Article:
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COVID-19 Vaccination Coverage Among Nursing Home Staff

Updated: Sep 16, 2021

JAMA Intern Med. Published online September 16, 2021. doi:10.1001/jamainternmed.2021.5897


In this issue of JAMA Internal Medicine, McGarry et al1 show that COVID-19 vaccination rates among nursing home staff are unacceptably low, falling considerably behind that of nursing home residents. At less than 50%, the rates are lowest among certified nursing assistants (CNAs), who provide the most direct care. Certified nursing assistants bathe, dress, and groom residents. They help them eat. Physical distancing is impossible. A CNA with a positive SARS-CoV-2 test result is highly likely to transmit COVID-19 to a resident. For this reason, nursing homes would be the most sensible place to introduce a vaccine mandate, because unvaccinated nursing home staff present an imminent risk to the vulnerable residents in their care. A recent Biden administration initiative that would make federal funding for nursing homes contingent on the vaccination of their employees is an important step.2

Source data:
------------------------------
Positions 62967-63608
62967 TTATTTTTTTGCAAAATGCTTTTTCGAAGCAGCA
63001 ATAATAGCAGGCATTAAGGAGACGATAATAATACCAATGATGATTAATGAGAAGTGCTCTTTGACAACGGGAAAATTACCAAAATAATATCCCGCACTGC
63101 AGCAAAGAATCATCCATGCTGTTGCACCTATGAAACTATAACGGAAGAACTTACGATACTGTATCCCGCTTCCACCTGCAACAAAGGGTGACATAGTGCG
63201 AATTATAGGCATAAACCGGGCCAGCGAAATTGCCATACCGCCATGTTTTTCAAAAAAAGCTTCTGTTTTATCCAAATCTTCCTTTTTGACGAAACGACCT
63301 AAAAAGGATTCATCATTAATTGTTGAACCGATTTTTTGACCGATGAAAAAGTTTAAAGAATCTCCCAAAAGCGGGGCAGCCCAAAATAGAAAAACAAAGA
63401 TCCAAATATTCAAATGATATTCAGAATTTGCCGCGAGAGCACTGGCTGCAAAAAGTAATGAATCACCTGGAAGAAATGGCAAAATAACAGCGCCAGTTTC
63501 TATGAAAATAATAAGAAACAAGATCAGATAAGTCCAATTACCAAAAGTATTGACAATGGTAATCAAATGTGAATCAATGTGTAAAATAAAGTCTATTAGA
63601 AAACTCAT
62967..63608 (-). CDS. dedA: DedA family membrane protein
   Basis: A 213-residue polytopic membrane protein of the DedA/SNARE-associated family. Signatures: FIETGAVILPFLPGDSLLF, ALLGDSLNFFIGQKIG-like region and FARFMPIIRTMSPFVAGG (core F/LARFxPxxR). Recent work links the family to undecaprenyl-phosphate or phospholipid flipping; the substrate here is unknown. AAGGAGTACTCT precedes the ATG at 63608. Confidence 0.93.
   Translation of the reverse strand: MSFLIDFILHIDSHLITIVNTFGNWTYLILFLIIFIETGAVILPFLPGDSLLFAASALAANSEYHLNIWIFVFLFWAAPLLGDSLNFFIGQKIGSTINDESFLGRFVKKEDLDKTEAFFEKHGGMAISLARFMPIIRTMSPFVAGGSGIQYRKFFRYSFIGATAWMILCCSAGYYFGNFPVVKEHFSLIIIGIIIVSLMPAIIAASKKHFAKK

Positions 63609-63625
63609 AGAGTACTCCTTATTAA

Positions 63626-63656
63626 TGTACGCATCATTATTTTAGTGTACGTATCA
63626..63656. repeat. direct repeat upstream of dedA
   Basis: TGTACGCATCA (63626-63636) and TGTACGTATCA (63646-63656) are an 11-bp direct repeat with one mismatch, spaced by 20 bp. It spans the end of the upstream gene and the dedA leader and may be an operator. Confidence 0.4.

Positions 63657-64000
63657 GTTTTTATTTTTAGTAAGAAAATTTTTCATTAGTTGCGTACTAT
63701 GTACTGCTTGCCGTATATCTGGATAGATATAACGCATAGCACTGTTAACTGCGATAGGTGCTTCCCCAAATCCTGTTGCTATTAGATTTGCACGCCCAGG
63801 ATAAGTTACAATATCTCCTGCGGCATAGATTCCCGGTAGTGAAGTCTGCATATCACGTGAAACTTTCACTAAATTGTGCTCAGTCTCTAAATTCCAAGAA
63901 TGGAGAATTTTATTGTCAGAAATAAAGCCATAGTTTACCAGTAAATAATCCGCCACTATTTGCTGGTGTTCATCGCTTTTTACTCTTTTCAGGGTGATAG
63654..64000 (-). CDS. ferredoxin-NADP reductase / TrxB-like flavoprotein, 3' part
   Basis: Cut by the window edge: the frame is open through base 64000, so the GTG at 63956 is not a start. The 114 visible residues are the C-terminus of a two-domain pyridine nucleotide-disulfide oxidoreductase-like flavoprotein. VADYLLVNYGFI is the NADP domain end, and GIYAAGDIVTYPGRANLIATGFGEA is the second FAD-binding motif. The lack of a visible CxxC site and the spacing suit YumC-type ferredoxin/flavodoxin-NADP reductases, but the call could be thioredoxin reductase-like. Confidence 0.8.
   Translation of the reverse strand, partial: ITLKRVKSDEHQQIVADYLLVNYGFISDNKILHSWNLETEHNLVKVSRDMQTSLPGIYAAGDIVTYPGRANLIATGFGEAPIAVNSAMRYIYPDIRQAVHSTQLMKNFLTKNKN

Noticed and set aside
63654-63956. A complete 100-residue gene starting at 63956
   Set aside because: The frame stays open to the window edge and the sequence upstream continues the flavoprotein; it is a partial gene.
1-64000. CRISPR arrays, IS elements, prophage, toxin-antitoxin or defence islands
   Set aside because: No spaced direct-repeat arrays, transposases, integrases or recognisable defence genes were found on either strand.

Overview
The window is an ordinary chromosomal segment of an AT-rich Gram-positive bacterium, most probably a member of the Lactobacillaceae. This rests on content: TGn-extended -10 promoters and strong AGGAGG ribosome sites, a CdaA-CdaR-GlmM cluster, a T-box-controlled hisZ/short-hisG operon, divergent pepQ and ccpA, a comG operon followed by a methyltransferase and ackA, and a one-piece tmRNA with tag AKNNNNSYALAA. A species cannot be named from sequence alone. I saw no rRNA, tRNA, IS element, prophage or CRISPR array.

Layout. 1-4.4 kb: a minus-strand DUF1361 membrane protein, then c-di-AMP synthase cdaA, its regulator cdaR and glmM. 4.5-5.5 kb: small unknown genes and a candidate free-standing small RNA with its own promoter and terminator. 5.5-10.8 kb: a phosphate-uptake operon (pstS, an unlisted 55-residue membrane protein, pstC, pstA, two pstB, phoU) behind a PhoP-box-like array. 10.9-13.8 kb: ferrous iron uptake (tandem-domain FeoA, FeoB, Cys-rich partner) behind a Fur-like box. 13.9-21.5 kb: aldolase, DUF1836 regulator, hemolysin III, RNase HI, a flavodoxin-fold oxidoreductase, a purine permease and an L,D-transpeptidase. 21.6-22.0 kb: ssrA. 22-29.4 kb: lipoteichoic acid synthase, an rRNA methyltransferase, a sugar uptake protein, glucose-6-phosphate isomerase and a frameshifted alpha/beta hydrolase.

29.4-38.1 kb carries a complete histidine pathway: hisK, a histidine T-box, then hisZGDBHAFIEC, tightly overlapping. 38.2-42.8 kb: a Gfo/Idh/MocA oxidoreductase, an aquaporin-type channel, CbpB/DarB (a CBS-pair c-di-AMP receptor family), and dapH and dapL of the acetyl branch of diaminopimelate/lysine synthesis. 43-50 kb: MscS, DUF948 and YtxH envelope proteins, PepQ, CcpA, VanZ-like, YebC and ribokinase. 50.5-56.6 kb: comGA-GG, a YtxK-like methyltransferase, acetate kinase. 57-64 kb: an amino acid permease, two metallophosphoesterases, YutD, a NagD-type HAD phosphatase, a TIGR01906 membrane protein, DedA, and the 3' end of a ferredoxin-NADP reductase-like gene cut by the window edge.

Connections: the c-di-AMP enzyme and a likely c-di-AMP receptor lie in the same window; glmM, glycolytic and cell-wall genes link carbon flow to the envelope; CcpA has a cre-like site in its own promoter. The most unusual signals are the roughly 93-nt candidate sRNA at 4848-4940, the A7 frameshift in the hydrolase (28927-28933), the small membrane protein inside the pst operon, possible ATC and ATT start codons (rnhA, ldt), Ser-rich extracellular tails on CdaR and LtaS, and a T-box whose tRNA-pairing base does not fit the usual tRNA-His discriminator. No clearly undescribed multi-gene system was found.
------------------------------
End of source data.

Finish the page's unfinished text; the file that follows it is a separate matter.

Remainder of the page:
Certified nursing assistants work extremely hard and have an immense positive influence on the care of nursing home residents. In general, CNAs are sorely underpaid and receive inadequate benefits, including sick leave.3 We believe low voluntary vaccination rates among CNAs suggests a failure of nursing home owners to effectively partner with their most essential workers and provides one more indication of the need to improve the pay and working conditions of this group.



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